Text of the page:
• Index your clips. By using Excel or even a simple table in Word, you can create an index of past articles so you can scan contents or subject headings easily. Create categories for your work, and then list the topic, date, subject and publication across the top. This also will help you track future resale of your work.
  • Use binders and sleeves to stash the clips. Three-ring binders and clear, three-hole punched sheet protectors can help organize your clip files.

    They also can create an easy reference system for filing and retrieval. For example, articles I’ve written are torn from the publications, slipped into the protectors and clipped into in a red 1 1/2-inch binder (the measurement is of the width of the spine). While it has a plastic slot on the spine into which I can insert a label, the color connotes the content.

    Also, any research or articles I come across are slipped into the sleeves and put into a blue binder. Clips, articles or research, are entered from the front of the binder, so the most dated work is toward the back.

  • Print and save from Web sites and electronic magazines. Once an article has been published online, print the Web page and enter it into your clips binder.

    Then, request that your client publication maintain a link to the article online indefinitely. You can steer other editors to that site when referring to past work, and you also can link to it from your Web site and create your own online portfolio.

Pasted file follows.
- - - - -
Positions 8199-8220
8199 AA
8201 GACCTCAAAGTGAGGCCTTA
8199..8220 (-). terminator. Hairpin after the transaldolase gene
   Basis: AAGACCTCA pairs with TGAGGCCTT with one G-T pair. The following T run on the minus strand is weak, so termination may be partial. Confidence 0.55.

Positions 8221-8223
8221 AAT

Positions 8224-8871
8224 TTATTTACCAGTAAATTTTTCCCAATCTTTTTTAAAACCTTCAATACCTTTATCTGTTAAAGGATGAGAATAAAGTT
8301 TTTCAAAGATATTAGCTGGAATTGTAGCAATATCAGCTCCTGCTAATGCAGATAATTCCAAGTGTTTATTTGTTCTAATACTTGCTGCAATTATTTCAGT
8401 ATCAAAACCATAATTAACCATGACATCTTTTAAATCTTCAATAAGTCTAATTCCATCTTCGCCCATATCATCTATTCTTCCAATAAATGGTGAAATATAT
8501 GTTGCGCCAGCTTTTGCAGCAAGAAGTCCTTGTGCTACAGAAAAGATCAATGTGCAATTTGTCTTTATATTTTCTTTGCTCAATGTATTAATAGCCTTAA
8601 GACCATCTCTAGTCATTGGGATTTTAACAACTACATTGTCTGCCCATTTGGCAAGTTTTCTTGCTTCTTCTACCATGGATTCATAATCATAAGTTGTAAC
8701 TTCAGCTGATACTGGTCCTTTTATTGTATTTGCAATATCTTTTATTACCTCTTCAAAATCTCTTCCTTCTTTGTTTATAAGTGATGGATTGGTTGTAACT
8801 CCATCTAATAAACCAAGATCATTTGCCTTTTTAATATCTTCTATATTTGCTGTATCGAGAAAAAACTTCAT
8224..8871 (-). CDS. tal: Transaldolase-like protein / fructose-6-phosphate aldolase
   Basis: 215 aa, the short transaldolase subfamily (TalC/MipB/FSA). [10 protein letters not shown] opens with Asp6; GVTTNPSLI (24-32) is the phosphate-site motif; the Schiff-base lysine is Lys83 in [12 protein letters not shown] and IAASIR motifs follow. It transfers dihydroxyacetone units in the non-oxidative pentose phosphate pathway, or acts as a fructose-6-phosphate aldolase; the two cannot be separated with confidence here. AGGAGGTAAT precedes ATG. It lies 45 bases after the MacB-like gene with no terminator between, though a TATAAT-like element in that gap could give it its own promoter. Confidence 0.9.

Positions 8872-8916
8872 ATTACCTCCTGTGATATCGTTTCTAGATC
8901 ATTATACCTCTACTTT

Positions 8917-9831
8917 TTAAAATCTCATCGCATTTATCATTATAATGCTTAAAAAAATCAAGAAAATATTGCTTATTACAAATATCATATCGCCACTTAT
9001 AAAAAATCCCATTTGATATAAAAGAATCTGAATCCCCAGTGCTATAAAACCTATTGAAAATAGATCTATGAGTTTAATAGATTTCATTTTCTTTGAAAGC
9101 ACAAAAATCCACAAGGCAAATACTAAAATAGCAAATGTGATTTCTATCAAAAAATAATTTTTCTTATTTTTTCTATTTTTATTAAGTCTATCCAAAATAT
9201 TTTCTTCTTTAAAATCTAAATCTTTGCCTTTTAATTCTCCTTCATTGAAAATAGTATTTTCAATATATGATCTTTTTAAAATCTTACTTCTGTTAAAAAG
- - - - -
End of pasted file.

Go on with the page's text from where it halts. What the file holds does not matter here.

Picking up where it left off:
• Post the articles online. Assuming you own the rights to your past work, copy them onto your own Web site. Again, it can be an impressive display of your work&#151and technological prowess.
  • Photocopy and file. If you receive a call from&#151or reach out to&#151the editor of a publication you’d like to be writing for, and you need to ship some clips out quickly, could you? Having a half-dozen of your latest clips on hand can help. Create a series of file folders to hold a dozen copies of each of your best clips. Remember that legally, you’ll have to get the publication’s permission&#151possibly in writing&#151to reproduce the work for distribution.
  • Revisit your clips. Topics and content get dated. Old clips need to be replaced with newer examples of your best work. Every year or so, cull through your clip files and ditch the old. If you don’t want to throw them away, relegate them to an “archived clips” file. Remember to update your index so you know where they are.

    Keeping clips and electronic files of your work also is a matter of practicality. Quite often, we interview people who would make valuable resources for future articles. Having to find those names and contact information again could be difficult. Regularly scanning our past files and clips can remind us of contacts we’ve already made&#151and could use in the future.

    Clips are more than reference materials and job-interview fodder. They’re glimpses into our past. So ask yourself, what are your clips worth?

    Does the writing business perplex you? Let Jeffery D. Zbar seek the solutions in his monthly Business column. E-mail your ideas or questions to